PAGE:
Located in New York’s Flatiron neighbourhood, a new concept from the We Company named ‘Made by We’ offers WeWork style facilities with no membership required. Well-designed and covetable deskspaces and meeting rooms will be available to book or use on-demand. The team describe it as a ‘new town square’ that features a community driven retail space with products such as apparel, travel, and workday goods created by members of the We community with the aim to help small businesses. Soak up the energy of the co-working space at the Bluestone Lane café, open to locals and neighbourhood visitors alike. Photography: Dave Burk
Fora, Reading, UK
This is Fora’s fourth co-working space, located within Thames Tower in Reading. The modern interior spans three levels and was designed in collaboration with London based architects Piercy&Company. The concept is more akin to a hotel than a workspace, offering club style facilities for its users, wrapped in a calming, contemporary design in the architecture studio’s signature style.
The material palette includes Crittall style glazed partitions, bespoke fabric curtains, and solid timber flooring. ’We think about offices like internal landscapes, says Stuart Piercy, explaining the architects’ aim to create bespoke areas for distinct tasks within a coherent whole. Founded by hospitality-entrepreneur Enrico Sanna and The Big Chill festival co-founder Katrina Larkin, Fora is a company to watch. Photography: Jack Hobhouse
Meet in Place, New York City
Entrepreneur Yaron Kopel, and his business partner Michael Dorsman saw a gap in the market for affordable, flexible and low commitment meeting rooms and set up Meet in Place in 2016, launching a successful Tel Aviv space. The pair have made a clean landing in New York with their Nassau street space designed by NYC-based Float, a workplace design studio which has previously worked with the likes of Glossier, Casper and Food52.
Kopel and Dorsman wanted a design that would empower the professional: ‘Bright’,‘comfortable’and ‘functional’ were the design brief buzzwords. Float responded with a clean, minimal, yet friendly design with both a global mindset and a local touch; inspired by the clean lines of Bauhaus buildings in Tel Aviv, yet with all the texture of New York City. Light wood flooring and Scandinavian-inspired interior pieces, meet ergonomic chairs by Todd Bracher for Humanscale, lighting by Asaf Weinbroom and art curated by Niio, an art discovery platform. Photography: Tom Mannion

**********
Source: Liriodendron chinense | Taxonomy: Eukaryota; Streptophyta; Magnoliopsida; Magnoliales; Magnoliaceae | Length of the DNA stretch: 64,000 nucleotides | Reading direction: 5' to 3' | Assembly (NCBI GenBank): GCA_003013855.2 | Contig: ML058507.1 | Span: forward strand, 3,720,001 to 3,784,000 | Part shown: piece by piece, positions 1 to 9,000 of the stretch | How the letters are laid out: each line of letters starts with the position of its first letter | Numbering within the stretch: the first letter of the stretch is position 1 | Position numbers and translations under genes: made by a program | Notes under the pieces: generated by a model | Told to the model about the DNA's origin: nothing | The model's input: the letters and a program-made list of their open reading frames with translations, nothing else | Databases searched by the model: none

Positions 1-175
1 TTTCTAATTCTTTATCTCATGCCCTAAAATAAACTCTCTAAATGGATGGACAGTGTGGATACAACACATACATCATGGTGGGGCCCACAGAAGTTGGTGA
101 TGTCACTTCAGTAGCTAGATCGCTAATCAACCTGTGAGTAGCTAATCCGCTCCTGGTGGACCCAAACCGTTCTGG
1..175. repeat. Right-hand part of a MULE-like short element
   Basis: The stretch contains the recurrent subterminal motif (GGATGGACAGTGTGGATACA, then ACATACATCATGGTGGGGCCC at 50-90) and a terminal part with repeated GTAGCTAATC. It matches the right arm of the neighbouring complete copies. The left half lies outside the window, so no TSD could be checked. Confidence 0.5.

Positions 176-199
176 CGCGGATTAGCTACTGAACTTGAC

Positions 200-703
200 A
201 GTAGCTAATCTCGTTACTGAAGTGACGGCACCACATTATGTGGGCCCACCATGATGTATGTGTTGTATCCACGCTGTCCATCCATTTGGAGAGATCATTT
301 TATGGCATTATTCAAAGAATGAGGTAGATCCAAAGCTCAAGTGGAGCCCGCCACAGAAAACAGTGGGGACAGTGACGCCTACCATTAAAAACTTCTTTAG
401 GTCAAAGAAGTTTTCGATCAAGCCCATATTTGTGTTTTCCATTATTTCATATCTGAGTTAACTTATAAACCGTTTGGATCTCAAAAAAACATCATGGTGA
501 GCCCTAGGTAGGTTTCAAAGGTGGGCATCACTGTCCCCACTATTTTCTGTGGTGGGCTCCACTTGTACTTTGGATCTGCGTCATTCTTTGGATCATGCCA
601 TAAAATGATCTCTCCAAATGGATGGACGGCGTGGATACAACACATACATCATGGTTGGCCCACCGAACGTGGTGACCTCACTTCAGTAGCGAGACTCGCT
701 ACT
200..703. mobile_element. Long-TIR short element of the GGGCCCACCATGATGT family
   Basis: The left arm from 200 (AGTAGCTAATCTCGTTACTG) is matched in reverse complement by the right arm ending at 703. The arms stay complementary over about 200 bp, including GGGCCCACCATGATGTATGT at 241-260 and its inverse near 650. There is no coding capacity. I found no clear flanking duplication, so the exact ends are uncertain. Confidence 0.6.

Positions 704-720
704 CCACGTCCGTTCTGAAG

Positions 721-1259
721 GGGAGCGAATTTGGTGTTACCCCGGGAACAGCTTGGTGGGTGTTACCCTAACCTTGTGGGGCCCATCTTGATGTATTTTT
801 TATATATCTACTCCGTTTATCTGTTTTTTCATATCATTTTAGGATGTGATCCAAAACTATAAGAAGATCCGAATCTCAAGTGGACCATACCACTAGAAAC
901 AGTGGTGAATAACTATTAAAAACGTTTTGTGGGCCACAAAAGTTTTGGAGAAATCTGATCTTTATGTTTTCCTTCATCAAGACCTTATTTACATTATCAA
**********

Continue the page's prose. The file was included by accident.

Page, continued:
The Frames, London
Squire & Partners
Following up on their hugely succesful Department Store in Brixton, Squire & Partners have just unveiled their latest co-working offering in Shoreditch. This creative workspace focuses on small and creative businesses in the area and spans five storeys and some 7,500 sq m.
Alongside elegant, flexible desk areas, the building also includes shared meeting rooms, break-out areas, tea points, cycle storage, shower facilities and a café. Clad in brick, metal and glass, the design takes its cue from the wider South Shoreditch Conservation Area’s warehouse typology and aesthetic. Adding highly crafted details was key to the overall design quality, so for example there are bespoke twisted dark grey perforated aluminium fins at the top two floors of the building, polished concrete floors inside, as well as exposed soffits, corten-clad lift cores and a striking folded steel staircase. The complex also features a two storey bespoke artwork by renowned street artist Mr Jago. Writer: Ellie Stathaki. Photography: Jim Stephenson
The Wing, San Francisco
Alda Ly and Chiara de Rege
Architect Alda Ly and interior designer Chiara de Rege have created an upbeat and beautifully detailed space for The Wing’s first West Coast space in San Francisco. Women-focused and community-orientated, The Wing now tallies five spaces in total in the US. Located in the Financial District, set across the second floor of a late 19th-century French Beaux Arts-style building, The Wing has decorative interiors that complement the historic detailing of the original architecture, including a marble-topped pale oak reception desk and Sabine Marcelis’ resin Candy Cube coffee tables. New to the San Francisco edition is The Wing Cafe, that partners with local artisans and small businesses from cheesemakers to craft breweries with the aim to empower women in the Bay Area.